I shall let Ibn Batuta, the eyewitness to Dhamaghani’s incredible savagery, tell the tale of a part of the Madurai-bound journey. The following passages are taken verbatim from S. Krishnaswamy Aiyangar’s SOUTH INDIA & HER MUHAMMADAN INVADERS, Pg 236—237.
THE MARCH OF THE SULTAN, AND HIS SHAMEFUL CONDUCT IN KILLING WOMEN AND CHILDREN
The country we had to traverse was a wood…so overgrown, that nobody could penetrate it…When the camp had been arranged, [Dhamaghani] set out on horseback to the forest, accompanied by soldiers…Every infidel found in the forest was taken prisoner. They sharpened stakes at both ends and made their captives carry them on their shoulders. Each was accompanied by his wife and children and they were thus led to the camp. It is the custom of these people to surround their camp with a palisade having four gates. They call it catcar round the habitation of the king.
The next morning, the Hindu prisoners were divided into four sections and taken to each of the four gates of the great catcar. There, on the stakes they had carried, the prisoners were impaled. Afterwards, their wives were killed and tied by their hair to these pales. Little children were massacred on the bosoms of their mothers and their corpses left there. Then, the camp was raised…In the same manner did they treat their later Hindu prisoners. This is shameful conduct such as I have not known any other sovereign guilty of. It is for this that God hastened the death of Ghiyath-eddin [Ghiyath-ud-din].
One day whilst the Kadhi (Kazi) and I were having our food with [Ghiyath-ud-din], the Kazi to his right and I to his left, an infidel was brought before him accompanied by his wife and son aged seven years. The Sultan made a sign with his hand to the executioners to cut off the head of this man; then he said to them in Arabic: ‘and the son and the wife.’ They cut off their heads and I turned my eyes away. When I looked again, I saw their heads lying on the ground.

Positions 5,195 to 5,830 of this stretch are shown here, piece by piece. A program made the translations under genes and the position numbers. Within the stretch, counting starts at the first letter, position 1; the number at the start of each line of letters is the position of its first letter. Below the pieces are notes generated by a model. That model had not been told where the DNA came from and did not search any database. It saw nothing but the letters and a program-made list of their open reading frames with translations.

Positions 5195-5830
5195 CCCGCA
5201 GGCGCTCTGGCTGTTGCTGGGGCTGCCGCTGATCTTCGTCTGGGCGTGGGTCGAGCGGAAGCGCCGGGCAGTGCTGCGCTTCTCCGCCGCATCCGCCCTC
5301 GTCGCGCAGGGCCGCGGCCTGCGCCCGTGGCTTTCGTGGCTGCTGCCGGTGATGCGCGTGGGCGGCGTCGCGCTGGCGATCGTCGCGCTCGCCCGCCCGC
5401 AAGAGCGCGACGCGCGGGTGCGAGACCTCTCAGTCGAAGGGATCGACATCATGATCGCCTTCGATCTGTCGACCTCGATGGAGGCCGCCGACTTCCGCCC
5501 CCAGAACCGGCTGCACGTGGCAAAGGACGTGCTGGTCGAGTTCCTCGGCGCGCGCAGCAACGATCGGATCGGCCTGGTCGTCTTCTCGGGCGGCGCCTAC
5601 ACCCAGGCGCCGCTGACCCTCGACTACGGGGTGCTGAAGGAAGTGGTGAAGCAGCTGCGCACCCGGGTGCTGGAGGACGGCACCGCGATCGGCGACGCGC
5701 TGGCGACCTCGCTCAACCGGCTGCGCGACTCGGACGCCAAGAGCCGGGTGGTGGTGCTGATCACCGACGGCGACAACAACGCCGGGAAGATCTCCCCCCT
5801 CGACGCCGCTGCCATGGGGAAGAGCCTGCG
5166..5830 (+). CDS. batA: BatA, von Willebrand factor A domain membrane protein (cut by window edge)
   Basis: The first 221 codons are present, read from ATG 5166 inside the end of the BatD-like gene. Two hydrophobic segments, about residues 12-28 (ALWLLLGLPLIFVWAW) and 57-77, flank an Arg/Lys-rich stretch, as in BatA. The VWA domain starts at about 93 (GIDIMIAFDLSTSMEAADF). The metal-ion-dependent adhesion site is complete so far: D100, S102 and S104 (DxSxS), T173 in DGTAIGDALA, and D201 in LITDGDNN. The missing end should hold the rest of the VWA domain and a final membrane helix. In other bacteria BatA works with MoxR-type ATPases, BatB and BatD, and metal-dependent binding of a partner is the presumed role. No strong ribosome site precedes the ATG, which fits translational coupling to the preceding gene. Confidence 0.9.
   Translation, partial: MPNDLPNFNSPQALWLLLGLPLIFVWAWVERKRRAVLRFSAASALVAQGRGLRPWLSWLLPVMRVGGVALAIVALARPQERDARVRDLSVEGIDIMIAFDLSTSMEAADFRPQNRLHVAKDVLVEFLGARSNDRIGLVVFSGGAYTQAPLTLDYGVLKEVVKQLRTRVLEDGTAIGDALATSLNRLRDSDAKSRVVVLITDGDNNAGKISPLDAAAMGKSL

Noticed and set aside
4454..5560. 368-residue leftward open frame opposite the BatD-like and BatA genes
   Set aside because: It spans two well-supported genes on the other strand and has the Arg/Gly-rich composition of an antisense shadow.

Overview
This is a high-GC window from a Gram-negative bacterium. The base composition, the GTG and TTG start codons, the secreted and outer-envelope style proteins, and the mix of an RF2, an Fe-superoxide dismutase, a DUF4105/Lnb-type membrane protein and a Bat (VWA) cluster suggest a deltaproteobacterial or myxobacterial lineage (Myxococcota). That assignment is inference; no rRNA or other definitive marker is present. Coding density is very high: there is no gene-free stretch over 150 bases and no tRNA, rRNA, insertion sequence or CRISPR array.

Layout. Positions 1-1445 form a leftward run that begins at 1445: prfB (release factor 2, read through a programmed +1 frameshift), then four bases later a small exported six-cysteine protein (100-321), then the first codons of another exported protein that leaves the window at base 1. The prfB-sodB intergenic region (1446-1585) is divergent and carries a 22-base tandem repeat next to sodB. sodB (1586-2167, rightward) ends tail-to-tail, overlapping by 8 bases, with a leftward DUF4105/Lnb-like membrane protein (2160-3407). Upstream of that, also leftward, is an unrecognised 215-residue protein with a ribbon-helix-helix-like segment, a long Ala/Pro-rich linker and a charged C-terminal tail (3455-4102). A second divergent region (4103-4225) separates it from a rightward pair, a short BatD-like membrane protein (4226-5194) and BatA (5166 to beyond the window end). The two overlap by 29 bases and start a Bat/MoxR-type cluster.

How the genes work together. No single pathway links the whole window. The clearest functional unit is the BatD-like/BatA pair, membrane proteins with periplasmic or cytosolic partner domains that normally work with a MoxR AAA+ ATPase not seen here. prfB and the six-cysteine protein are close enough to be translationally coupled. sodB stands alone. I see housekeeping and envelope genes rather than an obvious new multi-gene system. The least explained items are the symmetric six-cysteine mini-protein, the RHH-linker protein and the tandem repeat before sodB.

I was another time with the Sultan Ghiyath-eddin when a Hindu was brought into his presence. He uttered words I did not understand, and immediately several of his followers drew their daggers. I rose hurriedly, and he said to me: ‘Where are you going?” I replied: ‘I am going to say my afternoon (4 o’clock) prayers.’ He understood my reason, smiled, and ordered the hands and feet of the idolater to be cut off. On my return I found the unfortunate swimming in his blood.
The reason for mentioning Ibn Batuta’s account at some length is to provide a sample of the mayhem the episodic Madurai Sultanate wrought upon large parts of the Pandya country—Dhamagani was by no means the last but was certainly the cruellest of them all.
He wasn’t an overtly ambitious conqueror but he ceaselessly indulged in petty warfare by provoking the frontiers of his neighbouring Hindu kings. One of these was Vira Ballala III, now aged 80 and thoroughly fed up with this pestilent Sultan, and determined once for all to secure his borders.
To be continued…